See you at 9:45am, Irish/UK time!

EU Code Week: Track the Gems Again

Join us live today at 9:45am, Irish/UK time for another follow-along coding session!

For context (and last week’s recording), you can visit our mini-site: Day Six: Track the gems

We follow Apple’s Quick Start to Code with Swift PDF (and skip a few days, for now), which is why Thursday is Day Six.


Okay, take a seat. Today we’re going to break down (not breakdance) our favourite dances. What is the name of the dance? What’s the duration?

Steve helps us to learn a little about variables when we consider what elements make up our real-world bouncing and bopping around.


We learn about variables today and have to dive into the Learn to Code 2 playground. This is a big step, and a HUGE new coding concept to learn.

We’ll use variables to keep track of the gems that Hopper collects as we solve the puzzles in today’s session.

See you at 9:45am, Irish/UK time!

EU Code Week: Get Loopy Again

Join us live today at 9:45am, Irish/UK time for another follow-along coding session!

For context (and last week’s recording), you can visit our mini-site: Day Four: Get loopy

We follow Apple’s Quick Start to Code with Swift PDF (and skip a few days, for now), which is why Wednesday is Day Four.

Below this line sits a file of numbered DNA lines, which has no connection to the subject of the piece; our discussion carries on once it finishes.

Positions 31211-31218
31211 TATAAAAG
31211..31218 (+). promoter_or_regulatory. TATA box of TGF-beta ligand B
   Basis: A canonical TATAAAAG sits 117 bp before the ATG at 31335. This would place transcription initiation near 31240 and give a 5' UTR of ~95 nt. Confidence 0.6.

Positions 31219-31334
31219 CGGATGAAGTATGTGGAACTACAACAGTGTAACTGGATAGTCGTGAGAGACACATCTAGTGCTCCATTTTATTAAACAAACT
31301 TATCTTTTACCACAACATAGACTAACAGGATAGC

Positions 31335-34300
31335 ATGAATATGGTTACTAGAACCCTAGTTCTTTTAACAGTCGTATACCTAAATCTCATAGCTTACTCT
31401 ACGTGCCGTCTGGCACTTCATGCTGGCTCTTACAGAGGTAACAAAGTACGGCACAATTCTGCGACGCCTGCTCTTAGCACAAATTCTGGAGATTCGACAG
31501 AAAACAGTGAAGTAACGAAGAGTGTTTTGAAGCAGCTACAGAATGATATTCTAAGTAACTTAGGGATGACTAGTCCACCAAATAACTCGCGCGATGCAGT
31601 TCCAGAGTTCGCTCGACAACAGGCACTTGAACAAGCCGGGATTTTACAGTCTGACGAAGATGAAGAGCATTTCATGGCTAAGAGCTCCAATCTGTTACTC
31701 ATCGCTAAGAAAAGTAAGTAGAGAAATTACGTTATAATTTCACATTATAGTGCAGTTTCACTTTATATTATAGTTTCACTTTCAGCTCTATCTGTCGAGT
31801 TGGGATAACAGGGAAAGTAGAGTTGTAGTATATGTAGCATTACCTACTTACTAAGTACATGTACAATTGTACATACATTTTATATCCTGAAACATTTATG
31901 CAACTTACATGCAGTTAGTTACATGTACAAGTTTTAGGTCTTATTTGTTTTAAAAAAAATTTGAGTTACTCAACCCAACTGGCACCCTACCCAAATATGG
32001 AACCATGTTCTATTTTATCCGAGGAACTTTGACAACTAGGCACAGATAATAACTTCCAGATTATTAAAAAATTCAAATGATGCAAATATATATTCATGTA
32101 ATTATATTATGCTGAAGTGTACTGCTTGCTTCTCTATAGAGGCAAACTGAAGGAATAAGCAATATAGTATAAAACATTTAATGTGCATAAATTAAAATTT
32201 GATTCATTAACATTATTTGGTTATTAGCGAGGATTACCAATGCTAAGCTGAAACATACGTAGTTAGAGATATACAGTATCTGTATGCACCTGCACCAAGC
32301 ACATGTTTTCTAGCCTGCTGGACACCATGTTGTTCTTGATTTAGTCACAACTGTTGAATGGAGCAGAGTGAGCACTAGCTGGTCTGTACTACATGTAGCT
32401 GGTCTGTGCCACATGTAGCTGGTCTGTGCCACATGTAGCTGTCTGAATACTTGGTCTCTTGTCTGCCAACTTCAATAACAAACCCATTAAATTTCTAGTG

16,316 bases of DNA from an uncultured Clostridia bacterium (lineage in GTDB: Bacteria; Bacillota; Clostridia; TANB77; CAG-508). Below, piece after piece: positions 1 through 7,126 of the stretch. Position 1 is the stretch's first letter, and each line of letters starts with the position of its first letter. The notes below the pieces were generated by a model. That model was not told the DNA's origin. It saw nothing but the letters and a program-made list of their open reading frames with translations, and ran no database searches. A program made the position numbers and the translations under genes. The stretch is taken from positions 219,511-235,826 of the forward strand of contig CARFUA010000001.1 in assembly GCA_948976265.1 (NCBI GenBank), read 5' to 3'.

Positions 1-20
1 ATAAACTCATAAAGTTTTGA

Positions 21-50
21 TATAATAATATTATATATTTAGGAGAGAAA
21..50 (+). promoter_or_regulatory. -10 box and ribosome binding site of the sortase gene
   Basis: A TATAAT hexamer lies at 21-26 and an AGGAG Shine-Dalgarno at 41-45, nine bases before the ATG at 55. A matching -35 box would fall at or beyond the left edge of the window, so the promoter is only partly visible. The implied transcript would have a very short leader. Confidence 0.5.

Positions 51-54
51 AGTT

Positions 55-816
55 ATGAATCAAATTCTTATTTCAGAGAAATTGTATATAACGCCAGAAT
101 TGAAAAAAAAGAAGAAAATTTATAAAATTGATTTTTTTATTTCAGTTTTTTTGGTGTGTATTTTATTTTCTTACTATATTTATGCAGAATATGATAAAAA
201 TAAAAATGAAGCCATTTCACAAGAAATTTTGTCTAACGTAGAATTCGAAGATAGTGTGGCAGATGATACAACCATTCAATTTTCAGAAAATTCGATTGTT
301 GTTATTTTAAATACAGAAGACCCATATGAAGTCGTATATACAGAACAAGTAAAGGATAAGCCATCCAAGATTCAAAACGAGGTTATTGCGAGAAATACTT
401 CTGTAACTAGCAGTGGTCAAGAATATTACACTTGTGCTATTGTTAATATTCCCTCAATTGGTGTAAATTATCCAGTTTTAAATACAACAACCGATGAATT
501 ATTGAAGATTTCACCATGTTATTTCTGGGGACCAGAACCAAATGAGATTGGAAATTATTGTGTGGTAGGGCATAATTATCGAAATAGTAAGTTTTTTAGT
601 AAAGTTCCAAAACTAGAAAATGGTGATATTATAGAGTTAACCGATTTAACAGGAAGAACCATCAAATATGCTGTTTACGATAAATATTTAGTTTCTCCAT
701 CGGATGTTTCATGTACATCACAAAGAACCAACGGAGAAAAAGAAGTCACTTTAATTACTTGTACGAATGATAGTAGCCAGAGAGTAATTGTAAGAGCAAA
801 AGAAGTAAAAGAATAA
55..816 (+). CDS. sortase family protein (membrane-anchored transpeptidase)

More dancing! If you’ve joined us for both weeks, your legs must be ready to fall off by now. But we go dancing on a loop today!

You will also likely have the song “Banana, Banana, Meatball” stuck in your head for the rest of the day.


We learn a critical coding skill today: how to get Swift to run our code again and again and again to solve problems. We’ll do this with a for loop.

Join us today and, with a little bit of forethought, we can solve problems even quicker than before!

See you at 9:45am, Irish/UK time!

EU Code Week: Get Groovy Again

Join us live today at 9:45am, Irish/UK time for another follow-along coding session!

For context (and last week’s recording), you can visit our mini-site: Day Three: Get groovy

We follow Apple’s Quick Start to Code with Swift PDF (and skip a few days, for now), which is why Tuesday is Day Three.


Steve will get you out of your seat and dancing today, so make sure you’ve stretched well and are wearing appropriate shoes today!

By following a set of moves, we’ll 1) look super cool and 2) be learning a little bit about coding.


We’ll be working from the Meetbot 2.0 Dances playground today, where we’ll learn a little bit about making our own commands today, called functions.

What moves do you want to group together to make our virtual Meet dance?

See you at 9:45am, Irish/UK time!